It has been a real boon to have Embry Jansen and Sky Pisarski assisting us over the past couple of weeks as permaculture work-traders. They are trading their time for one of our upcoming PDC courses. They have been assisting us with a wide variety of unfinished activities related to our CSC 8.7-acre Permaculture Land Project here in Stelle.
Mowing a Swale and Berm System with a Ditch-Bank Flail Mower
A common question we get is how to maintain the ‘weeds’ or growth on a swale and berm system. I thought this pictoral summary would be helpful to many of you. Let us know what you think and about what you have been doing as well.
Cheers… Bill Wilson
Our colleague and friend, Malvikaa, continues to move forward on her life’s work at ‘swaYYam’ permaculture project in India.
Here are some updates! Continue reading “Spring 2019 Update from swaYYam, India”
Come ‘Hipcamp’ With Us!
Voted #3 best Hipcamp in Ohio 2018
What is Hipcamp? Some describe Hipcamp as the Airbnb for campers. Continue reading “Hipcamp at Bending Oak”
10 a.m. to 3 p.m. includes lunch.
Price – $20
Call or email to let us know you are coming.
Workshop will be both out in the field to identify plants and pollinators and indoors with a presentation.
For those interested there will be a casual introduction to Stelle during lunch and then a follow-up tour after 3:00. No additional charge. Continue reading “Plants and Pollinators Workshop”
Here is some information about the progress we are making with our outdoor shower house projects. With campers coming to our Stelle (Il) and Bending Oak (Youngstown, OH) projects this summer we want to have a way that they can take a warm shower using current sunlight (scrap wood) to heat the water. (More on solar vs. wood burning hot shower water systems below.)
The goals for our shower houses are 5-fold;
1. Non-permanent and portable
2. Knock-down for winter storage
3. Inexpensive (easily available or recycled materials)
4. Easy to assemble/duplicate
5. Attractive (Has to have a welcoming factor)
The first concept we came up with that cost the least turned out to be more of a job to construct than first imagined, may not hold up in a hard wind, and frankly, looks a bit tacky (to me). But the price is right at $65.
Below is the full design map of our Midwest Permaculture Home. Click on the picture to enlarge and zoom in on any details that interest you.
Click on Above Image to Enlarge or Save if you Like
Click Here to View a PDF of Each Layer as it Develops
or Download to your own computer by right clicking, then – ‘Save link as…’
We created the video below for a local-food summit which we were invited to co-host. It includes many pictures and information about our (Becky and Bill Wilson) reasons for starting Midwest Permaculture and how we designed and evolved our own home. The blog-post that follows is a condensed version of this hour-long video presentation.
Hello All. Our natural building workshop this weekend was a great success.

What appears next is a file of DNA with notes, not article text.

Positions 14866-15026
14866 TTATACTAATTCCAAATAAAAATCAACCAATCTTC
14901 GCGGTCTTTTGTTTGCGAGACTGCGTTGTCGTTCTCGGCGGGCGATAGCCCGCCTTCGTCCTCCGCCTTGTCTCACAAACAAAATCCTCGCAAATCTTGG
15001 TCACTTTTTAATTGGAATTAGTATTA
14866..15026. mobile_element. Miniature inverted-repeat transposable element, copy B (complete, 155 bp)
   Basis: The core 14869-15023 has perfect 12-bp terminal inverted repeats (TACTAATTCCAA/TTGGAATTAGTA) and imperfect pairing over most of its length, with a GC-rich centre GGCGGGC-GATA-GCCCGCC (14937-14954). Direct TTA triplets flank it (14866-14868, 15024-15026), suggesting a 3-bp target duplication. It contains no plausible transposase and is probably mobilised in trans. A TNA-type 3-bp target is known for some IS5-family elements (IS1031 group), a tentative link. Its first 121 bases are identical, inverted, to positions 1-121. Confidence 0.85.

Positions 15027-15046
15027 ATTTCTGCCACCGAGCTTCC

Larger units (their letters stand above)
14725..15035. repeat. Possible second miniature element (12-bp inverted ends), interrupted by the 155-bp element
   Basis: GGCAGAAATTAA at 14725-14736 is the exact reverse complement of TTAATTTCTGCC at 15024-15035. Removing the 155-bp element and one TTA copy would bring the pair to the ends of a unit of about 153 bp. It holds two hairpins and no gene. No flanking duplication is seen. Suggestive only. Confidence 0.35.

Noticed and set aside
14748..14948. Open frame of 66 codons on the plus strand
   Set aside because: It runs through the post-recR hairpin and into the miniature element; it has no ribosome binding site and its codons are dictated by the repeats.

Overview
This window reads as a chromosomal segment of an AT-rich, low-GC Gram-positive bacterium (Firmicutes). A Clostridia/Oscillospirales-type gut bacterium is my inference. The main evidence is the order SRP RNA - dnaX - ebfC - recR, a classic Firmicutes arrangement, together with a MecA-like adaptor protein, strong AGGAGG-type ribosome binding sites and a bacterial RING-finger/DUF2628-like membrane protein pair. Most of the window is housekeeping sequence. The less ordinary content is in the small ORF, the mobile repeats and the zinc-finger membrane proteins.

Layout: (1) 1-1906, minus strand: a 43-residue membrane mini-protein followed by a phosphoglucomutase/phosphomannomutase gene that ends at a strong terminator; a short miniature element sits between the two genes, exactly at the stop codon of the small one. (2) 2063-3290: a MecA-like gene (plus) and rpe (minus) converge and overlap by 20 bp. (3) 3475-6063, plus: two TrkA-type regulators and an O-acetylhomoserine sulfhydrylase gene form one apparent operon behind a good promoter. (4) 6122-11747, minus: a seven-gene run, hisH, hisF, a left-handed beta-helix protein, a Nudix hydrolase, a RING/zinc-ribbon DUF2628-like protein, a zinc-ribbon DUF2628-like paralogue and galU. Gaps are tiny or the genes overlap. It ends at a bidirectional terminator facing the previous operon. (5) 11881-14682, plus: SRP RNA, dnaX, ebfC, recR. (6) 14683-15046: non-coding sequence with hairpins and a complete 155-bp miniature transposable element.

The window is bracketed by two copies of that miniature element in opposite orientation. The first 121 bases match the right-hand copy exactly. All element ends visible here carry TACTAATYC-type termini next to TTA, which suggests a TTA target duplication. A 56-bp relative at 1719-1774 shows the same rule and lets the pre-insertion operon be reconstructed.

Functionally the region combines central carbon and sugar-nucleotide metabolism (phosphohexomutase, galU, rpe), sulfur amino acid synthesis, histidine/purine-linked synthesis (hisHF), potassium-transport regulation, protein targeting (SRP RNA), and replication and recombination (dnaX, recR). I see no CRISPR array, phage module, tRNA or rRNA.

Hassan Hall, our natural-builder friend from Dancing Rabbit Ecovillage, taught a great hands-on class this past weekend here at Midwest Permaculture.
Everything was ready to start the next phase of construction on the first of 9-small earth shelters we have planned for EarthCamp Village. It was now time to put the rough coat (or base coat) of earthen ‘plaster’ on to the walls of clay-slip-straw that had been packed in last fall. Continue reading “Natural Building Workshop Successful”
Hello Fruit Tree Enthusiasts…
Why late flowering fruit tree cultivars?
We have a couple of clients with South facing slopes in Missouri. These slopes warm up much faster than North facing slopes and as such will tend to flower before the last frost thus killing the pollinated blossoms and eliminating the crop. So I emailed our Plant Guy, Bryce Ruddock, to make some recommendations.
His response was so helpful we thought many of you might appreciate what he shared with us as well. Here is the email from Bryce. Enjoy. Continue reading “Late Flowering Fruit Trees to Avoid Frost Damage”
This is an April 2016 Blog Post on how we built a Thermal Mass Rocket Stove at Jordan Rubin’s ‘Heal the Planet Farm‘.
(We cover the foundations of rocket stove building at every Permaculture Design Certificate (PDC) course we host.) Schedule of Upcoming Courses
We call it the Epic Greenhouse Rocket-Mass Heater because of it’s sheer size and multiple modifications we designed into it. The whole stove is built around an 8″ flue system that exits outside of the greenhouse below floor level, under the greenhouse end-wall, and then turns towards the sky.
Designed by Bill Wilson (MWP) and Kevin Kepplinger (HTP Farm)
Construction and Design Assistance from Heal the Planet Farm Team (All are Midwest Permaculture PDC graduates)
The key modifications we made to this stove that are not usually found on more traditional rocket mass heaters are:
- The feed chamber is very large capable of holding full-sized firewood logs so it can be loaded to burn for up to 4 hours at a time and produce a lot of heat.
- The thermal battery or thermal mass is below grade and insulated so the heat will not wick into the soil surrounding it but instead radiate up to keep fish (aquaponics system) and bedding plants warm even in the dead of winter.
- We installed a multiple-speed flue fan and a flue damper near the end of the exhaust pipe to give ourselves greater control over the speed of the exhaust and even the burn. We can slow the exhaust down to hold the heat in the thermal mass longer when it’s hot or speed it up when we need a stronger pull to get it started. We know this is unorthodox and a bit like cheating, but it’s very helpful and the fan is variable speed using very little electricity.